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Re: Input on request for link relation [ w/ proposed modifications to link draft ]

From: Brett Slatkin <brett@haxor.com>
Date: Mon, 21 Sep 2009 03:43:56 +0000
Message-ID: <966f8bd30909202043w9d558c7r286f5cfed3a8db6e@mail.gmail.com>
To: Mark Nottingham <mnot@mnot.net>
Cc: Sam Johnston <samj@samj.net>, Lisa Dusseault <lisa.dusseault@gmail.com>, Atom-Syntax Syntax <atom-syntax@imc.org>, ietf-http-wg@w3.org
Hey Mark,

Thanks for the reply.

On Wed, Sep 16, 2009 at 10:51 PM, Mark Nottingham <mnot@mnot.net> wrote:
>> In that regard, it's important to note that PubSubHubbub is live for
>> over 100 *million* feeds as of this writing. It is consumed by dozens
>> of companies and developers from multiple countries. There are
>> implementations of publisher and subscriber clients in many
>> programming languages. There are even new companies with private
>> investment running hubs. We've had the genie out of the bottle (since
>> October 2008) and it's difficult to go back to ask everyone to change
>> things now.
> Then why are you only bringing it to the attention of the wider world now? I
> don't mean to pick on you, but it seems like there are lots of developers
> these days who are writing protocols in secret, and then expecting the world
> to come along for the ride, no matter how badly they interact with the
> infrastructure. Pubsubhubbub (PLEASE come up with a shorter name!) isn't the
> worst in this respect by far, but still...

Brad and I have been showing this protocol around for a while. We
showed it off at an XMPP users group meeting in February
and multiple blog posts were written about it in the beginning of this
year (http://tinyurl.com/mjvgy6) around Social Web Foo 2009. I'm not
hooked into any standards bodies at all; is there some
protocol-announce mailing list I should have used?

>> So, this is how I would modify your description from before to be more
>> generic:
>> Description: A URI for a "hub" (speaking the PubSubHubbub protocol)
>> that enables clients to register for and publish real-time updates to
>> the resource.
>> How does that sound?
> That's a start. To my mind, you need to:
> 1. Accommodate things other than Atom feeds in your protocol, if only by
> leaving appropriate extension points for addressing it in a future
> (hopefully soon; lots of people are interested in this, from what I've seen)
> revision.

I've opened this bug to track leaving open extensions for future content types:

We need to figure out how discovery will work (possibly XRD?) but I
think it's doable.

> 2. Publish as an Internet-Draft.
> The question that this brings to mind for me about the Link draft is whether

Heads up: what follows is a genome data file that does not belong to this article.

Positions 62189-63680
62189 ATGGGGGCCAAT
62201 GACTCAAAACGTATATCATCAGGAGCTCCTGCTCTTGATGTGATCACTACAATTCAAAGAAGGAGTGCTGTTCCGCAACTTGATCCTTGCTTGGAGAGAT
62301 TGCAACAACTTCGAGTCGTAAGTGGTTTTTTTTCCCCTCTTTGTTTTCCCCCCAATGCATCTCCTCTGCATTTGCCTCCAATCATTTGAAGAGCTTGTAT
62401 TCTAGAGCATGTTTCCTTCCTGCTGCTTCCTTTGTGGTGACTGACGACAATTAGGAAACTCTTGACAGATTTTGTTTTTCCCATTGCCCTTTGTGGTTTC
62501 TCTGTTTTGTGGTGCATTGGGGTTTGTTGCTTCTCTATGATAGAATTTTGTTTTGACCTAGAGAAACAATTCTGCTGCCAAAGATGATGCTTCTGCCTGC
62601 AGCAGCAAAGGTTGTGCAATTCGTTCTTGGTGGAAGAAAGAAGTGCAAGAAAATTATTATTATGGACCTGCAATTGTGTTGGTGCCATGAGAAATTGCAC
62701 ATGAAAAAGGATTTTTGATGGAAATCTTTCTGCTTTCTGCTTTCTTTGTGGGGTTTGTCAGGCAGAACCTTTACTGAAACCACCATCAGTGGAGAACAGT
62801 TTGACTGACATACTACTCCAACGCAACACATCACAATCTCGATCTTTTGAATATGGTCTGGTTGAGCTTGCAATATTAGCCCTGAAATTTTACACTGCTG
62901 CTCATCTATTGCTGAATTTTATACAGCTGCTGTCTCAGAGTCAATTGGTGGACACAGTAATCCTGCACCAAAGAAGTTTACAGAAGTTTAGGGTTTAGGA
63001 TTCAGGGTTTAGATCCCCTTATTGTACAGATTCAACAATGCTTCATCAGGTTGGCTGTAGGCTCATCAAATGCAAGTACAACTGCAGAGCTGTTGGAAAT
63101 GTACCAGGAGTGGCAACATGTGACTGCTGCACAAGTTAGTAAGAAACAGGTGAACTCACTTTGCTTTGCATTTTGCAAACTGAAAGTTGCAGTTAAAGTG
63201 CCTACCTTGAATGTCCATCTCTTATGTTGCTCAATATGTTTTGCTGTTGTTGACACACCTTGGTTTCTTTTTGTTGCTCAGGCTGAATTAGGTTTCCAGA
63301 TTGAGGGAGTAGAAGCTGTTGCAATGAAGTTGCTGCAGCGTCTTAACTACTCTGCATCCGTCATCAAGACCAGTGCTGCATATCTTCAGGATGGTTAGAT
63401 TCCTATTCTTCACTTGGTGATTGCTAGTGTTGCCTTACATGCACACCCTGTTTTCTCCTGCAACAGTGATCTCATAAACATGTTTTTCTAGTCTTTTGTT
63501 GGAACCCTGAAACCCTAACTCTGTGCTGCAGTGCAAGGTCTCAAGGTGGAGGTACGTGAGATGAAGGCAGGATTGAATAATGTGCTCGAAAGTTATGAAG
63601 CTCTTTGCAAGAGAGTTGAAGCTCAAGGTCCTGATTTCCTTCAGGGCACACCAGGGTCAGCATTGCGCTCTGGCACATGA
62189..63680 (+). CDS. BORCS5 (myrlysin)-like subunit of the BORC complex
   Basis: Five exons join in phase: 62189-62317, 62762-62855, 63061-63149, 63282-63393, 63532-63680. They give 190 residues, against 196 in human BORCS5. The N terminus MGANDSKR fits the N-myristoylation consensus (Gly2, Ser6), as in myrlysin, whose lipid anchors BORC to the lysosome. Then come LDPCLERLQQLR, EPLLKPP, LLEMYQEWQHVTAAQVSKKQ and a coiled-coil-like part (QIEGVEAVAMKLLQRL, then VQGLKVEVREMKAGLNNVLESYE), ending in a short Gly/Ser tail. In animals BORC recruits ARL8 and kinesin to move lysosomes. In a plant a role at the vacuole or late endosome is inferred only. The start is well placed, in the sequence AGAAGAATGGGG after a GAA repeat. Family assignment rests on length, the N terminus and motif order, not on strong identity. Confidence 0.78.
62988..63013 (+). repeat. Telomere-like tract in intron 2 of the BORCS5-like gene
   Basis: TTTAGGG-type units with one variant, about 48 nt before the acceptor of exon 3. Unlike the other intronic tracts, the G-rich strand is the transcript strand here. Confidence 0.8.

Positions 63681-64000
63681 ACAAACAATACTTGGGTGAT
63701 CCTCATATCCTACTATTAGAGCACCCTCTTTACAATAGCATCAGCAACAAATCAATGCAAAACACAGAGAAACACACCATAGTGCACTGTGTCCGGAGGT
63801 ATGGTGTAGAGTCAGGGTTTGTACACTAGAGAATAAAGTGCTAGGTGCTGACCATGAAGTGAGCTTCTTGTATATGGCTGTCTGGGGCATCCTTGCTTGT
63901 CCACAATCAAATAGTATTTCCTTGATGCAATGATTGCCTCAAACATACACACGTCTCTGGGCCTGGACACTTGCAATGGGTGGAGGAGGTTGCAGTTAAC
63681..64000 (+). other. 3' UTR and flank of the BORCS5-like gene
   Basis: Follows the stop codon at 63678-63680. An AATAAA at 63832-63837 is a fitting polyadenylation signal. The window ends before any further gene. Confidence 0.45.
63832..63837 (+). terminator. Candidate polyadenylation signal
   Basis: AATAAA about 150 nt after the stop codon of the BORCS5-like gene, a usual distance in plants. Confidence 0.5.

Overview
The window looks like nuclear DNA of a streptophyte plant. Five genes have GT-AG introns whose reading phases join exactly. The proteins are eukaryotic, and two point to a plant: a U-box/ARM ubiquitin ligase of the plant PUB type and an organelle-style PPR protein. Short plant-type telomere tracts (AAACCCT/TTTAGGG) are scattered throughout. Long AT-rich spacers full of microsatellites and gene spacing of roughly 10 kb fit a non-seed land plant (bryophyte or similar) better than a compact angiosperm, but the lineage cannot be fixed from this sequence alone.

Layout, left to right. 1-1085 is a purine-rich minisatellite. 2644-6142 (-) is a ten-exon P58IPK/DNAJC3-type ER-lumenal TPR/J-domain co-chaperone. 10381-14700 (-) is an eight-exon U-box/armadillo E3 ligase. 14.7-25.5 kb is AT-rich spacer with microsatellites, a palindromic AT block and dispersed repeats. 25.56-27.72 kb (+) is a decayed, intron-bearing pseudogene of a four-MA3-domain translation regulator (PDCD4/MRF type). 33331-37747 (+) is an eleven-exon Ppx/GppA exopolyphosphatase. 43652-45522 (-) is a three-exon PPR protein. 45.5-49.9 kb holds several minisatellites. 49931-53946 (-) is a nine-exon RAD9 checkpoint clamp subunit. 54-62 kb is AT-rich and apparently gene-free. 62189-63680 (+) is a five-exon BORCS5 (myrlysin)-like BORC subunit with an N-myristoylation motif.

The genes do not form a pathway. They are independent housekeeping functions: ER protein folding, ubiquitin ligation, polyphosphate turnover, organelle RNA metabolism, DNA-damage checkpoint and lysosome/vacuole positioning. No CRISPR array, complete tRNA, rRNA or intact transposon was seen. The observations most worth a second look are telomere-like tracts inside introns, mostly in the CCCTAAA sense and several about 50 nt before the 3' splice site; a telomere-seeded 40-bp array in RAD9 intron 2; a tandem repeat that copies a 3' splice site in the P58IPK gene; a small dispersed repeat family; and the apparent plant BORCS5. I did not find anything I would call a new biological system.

> this text about registered relations is appropriate:
> "Relation types that constrain the target IRI or context IRI (e.g., to a
> specific media type) MUST NOT be registered."
> Obviously, that's pretty open-ended, and generally link relation types
> shouldn't specify a media type, if they're to be broadly applicable, but
> relations like "hub" that constrain things to specific input and output
> formats for *generic* protocols (here, pub/sub) could be an exception. Read
> too broadly, and this requirement could even disallow "duplicate" as we've
> been discussing on a separate thread.
> My inclination at this point is to rewrite this as something like:
> "Registered relation types MUST NOT constrain the media type of the context
> IRI, and MUST NOT constrain the available representation media types of the
> target IRI. However, they MAY specify the behaviours (e.g., allowable
> methods, request media types) and constrain the representations of target
> resources in other ways."
> Thoughts?

I like the second description here much more. It's a nice improvement
on the original language. Before PubSubHubbub is made into a
legitimate internet draft, we'll need a better story for all content
types (issue 71 filed above).

> Regarding "hub" vs. "monitor" -- this is interesting to me, if not just
> because people have been talking about this sort of protocol for easily more
> than a decade, and many proposals have already been made*. As such, I think
> there's more value in something more capable than specific, lest we all
> drown in a sea of special-purpose, needlessly application-specific
> protocols.
> That said, I don't think you can use one link relation for both purposes,
> because even if they both took the same POST payloads, the further
> interactions beyond that (the callback to you) would also need to be
> compatible. While you could use the type attribute to distinguish between
> which protocol is in use, that's not really what it's for; the
> representation returned wouldn't be describing the protocol that was going
> to commence.

I can't seem to find any reference to the "monitor" relation type
anywhere. Could you pass me a link to it?

> * I'm purposefully limiting my comments here to the impact on the link
> relations draft and registry. I have many other thoughts about pubsubhubbub
> and how suitable it is to general use; hopefully I'll have time to convey
> them separately.

I would really appreciate if you could find the time. I could really
use some help from you and others who are familiar with the
standardization process. This is all new to me.

Received on Monday, 21 September 2009 08:19:20 UTC

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